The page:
food bub·ble (noun): The inflation of food production based on the unsustainable use of water and land.
Lester Brown, president of the Earth Policy Institute, explained the term food bubble in an interview with New Scientist:
That's when food production is inflated through the unsustainable use of water and land. It's the water bubble we need to worry about now. The World Bank says that 15 per cent of Indians (175 million people) are fed by grain produced through overpumping - when water is pumped out of aquifers faster than they can be replenished. In China, the figure could be 130 million.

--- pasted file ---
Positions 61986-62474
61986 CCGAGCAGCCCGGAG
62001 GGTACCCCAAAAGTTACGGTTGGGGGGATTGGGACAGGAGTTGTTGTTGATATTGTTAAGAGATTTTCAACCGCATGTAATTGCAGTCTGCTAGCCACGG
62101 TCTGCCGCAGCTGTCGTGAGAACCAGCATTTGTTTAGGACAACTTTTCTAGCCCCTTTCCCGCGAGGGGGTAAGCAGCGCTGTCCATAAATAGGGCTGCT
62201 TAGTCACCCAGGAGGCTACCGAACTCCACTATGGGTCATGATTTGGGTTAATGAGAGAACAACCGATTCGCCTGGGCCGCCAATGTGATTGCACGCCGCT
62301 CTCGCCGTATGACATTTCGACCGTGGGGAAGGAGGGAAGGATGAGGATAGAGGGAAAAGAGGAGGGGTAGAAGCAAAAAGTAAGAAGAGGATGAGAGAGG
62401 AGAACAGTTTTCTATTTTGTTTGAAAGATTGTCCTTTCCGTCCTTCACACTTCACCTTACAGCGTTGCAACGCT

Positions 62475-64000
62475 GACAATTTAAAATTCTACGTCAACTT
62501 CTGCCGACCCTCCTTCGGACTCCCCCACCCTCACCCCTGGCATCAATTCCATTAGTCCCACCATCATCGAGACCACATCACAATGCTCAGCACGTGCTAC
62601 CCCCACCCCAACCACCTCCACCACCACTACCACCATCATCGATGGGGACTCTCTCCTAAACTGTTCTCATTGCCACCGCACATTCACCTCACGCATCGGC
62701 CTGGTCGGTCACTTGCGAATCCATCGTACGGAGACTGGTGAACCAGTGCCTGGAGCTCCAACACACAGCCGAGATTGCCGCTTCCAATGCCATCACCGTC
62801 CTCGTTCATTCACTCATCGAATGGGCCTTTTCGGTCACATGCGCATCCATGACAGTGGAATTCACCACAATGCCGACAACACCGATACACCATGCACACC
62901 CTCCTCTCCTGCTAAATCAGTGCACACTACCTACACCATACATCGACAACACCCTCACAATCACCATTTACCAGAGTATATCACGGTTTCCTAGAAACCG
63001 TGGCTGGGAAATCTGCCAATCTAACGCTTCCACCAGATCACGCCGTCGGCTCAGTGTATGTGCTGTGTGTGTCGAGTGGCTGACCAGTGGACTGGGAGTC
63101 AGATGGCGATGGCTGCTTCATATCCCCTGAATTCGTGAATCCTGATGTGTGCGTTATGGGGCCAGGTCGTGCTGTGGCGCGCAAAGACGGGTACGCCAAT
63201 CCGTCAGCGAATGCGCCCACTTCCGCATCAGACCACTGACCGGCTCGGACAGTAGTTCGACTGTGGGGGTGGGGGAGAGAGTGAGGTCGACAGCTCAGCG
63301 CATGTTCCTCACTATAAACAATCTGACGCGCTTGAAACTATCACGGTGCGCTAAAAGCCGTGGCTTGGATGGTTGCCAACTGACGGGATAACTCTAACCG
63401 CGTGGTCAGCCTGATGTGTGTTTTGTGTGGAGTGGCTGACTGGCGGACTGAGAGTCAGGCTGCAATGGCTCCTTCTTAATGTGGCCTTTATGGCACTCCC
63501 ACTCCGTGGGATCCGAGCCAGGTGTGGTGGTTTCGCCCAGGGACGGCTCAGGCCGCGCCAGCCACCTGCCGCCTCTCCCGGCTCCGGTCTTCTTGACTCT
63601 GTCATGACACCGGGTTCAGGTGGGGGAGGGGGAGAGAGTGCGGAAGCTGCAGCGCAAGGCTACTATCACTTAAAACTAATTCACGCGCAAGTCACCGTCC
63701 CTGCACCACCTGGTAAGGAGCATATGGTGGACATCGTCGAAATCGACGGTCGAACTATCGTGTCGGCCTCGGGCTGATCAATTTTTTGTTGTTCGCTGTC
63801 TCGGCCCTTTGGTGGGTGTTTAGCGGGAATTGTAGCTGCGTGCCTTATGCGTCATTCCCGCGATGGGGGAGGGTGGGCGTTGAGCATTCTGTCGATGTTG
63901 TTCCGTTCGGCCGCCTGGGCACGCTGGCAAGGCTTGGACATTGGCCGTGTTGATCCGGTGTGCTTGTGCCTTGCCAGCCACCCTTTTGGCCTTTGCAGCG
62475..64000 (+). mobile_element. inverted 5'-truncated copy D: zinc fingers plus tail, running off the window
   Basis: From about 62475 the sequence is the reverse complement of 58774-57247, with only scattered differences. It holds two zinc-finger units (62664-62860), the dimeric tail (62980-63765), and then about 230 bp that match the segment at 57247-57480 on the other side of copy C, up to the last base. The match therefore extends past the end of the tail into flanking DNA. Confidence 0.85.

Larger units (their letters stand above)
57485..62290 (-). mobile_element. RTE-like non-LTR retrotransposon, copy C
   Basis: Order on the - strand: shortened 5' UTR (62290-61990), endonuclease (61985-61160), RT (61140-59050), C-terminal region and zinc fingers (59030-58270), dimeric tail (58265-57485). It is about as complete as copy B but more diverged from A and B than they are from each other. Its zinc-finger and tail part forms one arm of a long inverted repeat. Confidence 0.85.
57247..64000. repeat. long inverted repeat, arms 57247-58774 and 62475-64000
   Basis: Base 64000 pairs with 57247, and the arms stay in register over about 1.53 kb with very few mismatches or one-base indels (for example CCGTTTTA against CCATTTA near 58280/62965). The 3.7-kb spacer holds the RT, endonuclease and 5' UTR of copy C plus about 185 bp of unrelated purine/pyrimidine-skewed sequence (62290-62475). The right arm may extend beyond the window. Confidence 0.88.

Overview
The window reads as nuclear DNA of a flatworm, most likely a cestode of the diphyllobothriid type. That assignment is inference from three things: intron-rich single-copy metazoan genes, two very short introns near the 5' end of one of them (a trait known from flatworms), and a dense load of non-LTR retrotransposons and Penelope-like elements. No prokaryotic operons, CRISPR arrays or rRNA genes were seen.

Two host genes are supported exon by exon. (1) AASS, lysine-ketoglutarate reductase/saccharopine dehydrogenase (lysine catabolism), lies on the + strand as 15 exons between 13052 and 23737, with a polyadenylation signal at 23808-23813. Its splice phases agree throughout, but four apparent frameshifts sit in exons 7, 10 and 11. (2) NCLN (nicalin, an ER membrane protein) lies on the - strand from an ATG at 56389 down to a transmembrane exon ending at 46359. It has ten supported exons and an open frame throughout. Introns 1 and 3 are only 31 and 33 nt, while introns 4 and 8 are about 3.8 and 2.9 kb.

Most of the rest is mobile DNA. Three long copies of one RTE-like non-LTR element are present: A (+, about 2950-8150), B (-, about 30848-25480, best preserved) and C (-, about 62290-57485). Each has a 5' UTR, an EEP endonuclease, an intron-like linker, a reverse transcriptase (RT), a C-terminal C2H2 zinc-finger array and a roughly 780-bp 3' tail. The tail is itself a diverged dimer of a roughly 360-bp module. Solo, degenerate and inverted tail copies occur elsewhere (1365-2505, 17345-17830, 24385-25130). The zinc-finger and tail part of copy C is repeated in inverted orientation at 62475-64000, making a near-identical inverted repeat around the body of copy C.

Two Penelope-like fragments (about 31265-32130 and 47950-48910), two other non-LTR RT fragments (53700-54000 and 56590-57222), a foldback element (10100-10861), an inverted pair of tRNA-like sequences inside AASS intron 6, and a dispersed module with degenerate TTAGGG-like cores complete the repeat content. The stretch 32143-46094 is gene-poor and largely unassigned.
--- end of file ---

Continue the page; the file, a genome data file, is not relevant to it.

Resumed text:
Frederick Kaufman also used food bubble, but to describe inflation in food prices, in a July 2010 article in Harper's titled "The food bubble: How Wall Street starved millions and got away with it."